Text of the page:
Literary Corner Cafe

Friday, December 17, 2010

Today in Literary History - Leo Tolstoy Publishes War and Peace

On December 17, 1867, the “Moscow News” made the following announcement regarding War and Peace by Count Leo Nickolayevich Tolstoy: “War and Peace. By Count Leo Nikolayevich Tolstoy. Four volumes (80 sheets). Price: 7 rubles. Weight parcel post: 5 pounds. The first three volumes delivered with a coupon for the fourth.”

War and Peace, of course, which, with Anna Karenina, represents the zenith of Tolstoy’s work, was added almost immediately to the list of “great novels,” where it has remained to this day. With Anna Karenina, War and Peace represents the width and breadth of Russian life and the epitome of Realist fiction.

Over the next two years, devoted readers would pay more rubles for more volumes, but none of the critics had even one complaint. And the book caused a sensation among the general population of readers as well. One of Tolstoy’s biographers even said, “Readers swept bare the bookshelves, gave the book to their friends, and wrote letters from one end of Russia to the other defending their opinions of the characters.”

Tolstoy, himself said that the book was “five years of unremitting and singleminded labor,” something “not simply imagined by me but torn out of my cringing entrails.” Tolstoy’s (then) devoted wife, Sonya, felt much the same, at least during the early years of their marriage.

When Tolstoy began War and Peace in 1863, he and Sonya were newlyweds – she was twenty, and he was thirty-four, and she was pregnant with the first of their thirteen children. It was Sonya who oversaw day-to-day life on Tolstoy’s 1,800-acre estate, Yasnaya Polyana, and it was she who kept her too easily distracted husband glued to his manuscript. Every evening, Sonya would transcribe Tolstoy’s almost undecipherable handwriting by candlelight, and she said she was stirred to tears yet determined to “think over, feel, weigh and judge every one of Lyovochka’s ideas.” Tolstoy kept his young wife busy over the next five years. Like Flaubert, Tolstoy was a compulsive rewriter, and Sonya ended up transcribing the entire text of War and Peace no less than seven times.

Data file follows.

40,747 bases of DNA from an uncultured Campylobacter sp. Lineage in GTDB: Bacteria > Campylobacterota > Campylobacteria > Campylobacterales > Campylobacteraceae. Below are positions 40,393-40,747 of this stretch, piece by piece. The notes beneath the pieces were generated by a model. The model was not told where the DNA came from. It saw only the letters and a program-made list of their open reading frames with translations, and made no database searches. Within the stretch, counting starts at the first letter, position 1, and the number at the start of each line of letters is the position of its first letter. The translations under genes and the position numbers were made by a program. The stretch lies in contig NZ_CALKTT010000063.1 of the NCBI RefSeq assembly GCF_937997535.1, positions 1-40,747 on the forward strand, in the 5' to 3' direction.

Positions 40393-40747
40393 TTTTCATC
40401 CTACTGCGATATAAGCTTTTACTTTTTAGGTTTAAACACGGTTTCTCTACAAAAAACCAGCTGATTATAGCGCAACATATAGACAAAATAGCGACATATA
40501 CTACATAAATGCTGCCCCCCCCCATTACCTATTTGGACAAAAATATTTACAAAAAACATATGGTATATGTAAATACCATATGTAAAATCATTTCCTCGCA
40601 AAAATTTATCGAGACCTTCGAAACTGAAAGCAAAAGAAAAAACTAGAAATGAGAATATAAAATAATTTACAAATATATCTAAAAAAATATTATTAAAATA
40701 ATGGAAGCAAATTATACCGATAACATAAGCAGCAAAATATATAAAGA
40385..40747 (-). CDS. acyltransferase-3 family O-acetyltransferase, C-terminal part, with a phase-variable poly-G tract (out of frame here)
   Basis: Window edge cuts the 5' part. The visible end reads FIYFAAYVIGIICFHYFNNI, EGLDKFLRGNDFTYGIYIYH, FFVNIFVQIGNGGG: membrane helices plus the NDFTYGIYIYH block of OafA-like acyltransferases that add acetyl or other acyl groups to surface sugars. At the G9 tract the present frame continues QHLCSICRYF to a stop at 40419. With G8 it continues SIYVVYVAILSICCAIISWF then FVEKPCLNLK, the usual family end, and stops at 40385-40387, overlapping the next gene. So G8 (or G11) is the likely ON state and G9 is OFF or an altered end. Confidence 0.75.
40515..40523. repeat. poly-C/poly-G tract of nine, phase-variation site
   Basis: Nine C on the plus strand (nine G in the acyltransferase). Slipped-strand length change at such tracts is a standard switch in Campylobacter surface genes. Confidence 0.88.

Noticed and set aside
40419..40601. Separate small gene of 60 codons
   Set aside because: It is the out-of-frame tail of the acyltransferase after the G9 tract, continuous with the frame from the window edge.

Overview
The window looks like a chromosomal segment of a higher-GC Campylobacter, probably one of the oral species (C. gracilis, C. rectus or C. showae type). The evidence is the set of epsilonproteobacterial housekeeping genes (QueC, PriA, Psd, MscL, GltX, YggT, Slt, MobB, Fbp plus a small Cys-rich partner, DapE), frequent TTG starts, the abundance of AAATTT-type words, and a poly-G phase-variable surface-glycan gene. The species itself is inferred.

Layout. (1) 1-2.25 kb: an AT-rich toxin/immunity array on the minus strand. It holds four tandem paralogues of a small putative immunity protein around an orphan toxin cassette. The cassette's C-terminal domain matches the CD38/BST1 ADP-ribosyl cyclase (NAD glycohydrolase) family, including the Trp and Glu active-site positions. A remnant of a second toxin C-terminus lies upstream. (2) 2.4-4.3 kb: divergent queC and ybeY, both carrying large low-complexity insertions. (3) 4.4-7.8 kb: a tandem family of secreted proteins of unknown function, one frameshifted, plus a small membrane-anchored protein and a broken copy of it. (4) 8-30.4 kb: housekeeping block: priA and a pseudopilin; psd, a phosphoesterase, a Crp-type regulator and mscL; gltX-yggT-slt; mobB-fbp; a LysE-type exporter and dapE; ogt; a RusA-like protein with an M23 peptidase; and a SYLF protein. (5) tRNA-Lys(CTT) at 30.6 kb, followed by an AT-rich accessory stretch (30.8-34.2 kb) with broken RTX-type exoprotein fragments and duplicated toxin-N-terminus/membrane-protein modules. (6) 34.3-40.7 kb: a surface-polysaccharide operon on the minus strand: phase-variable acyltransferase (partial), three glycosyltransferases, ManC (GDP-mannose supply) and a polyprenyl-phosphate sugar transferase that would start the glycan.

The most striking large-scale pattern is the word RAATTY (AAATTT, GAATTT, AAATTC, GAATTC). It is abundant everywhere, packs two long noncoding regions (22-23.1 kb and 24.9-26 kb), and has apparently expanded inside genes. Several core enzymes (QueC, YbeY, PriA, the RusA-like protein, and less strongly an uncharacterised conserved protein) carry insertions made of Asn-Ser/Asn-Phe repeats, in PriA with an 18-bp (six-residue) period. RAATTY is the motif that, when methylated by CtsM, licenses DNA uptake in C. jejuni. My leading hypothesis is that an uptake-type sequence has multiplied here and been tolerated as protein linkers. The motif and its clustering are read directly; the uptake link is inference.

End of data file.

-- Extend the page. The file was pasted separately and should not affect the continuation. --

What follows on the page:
The later years of the Tolstoy’s marriage did not find Sonya so cooperative. One of her journal entries reads, “He is writing about Countess So-and-So, who has been talking to Princess Whosit. Insignificant.” Tolstoy, himself would become so engrossed in his writing that he could “feel the crime of killing in war,” and would take his frustration out on Sonya, smashing the tea china at her feet or throwing his wall thermometer at her head.

Although the Tolstoys’ marriage was a volatile one, it lasted forty-eight years, until Tolstoy’s death on November 20, 1910.

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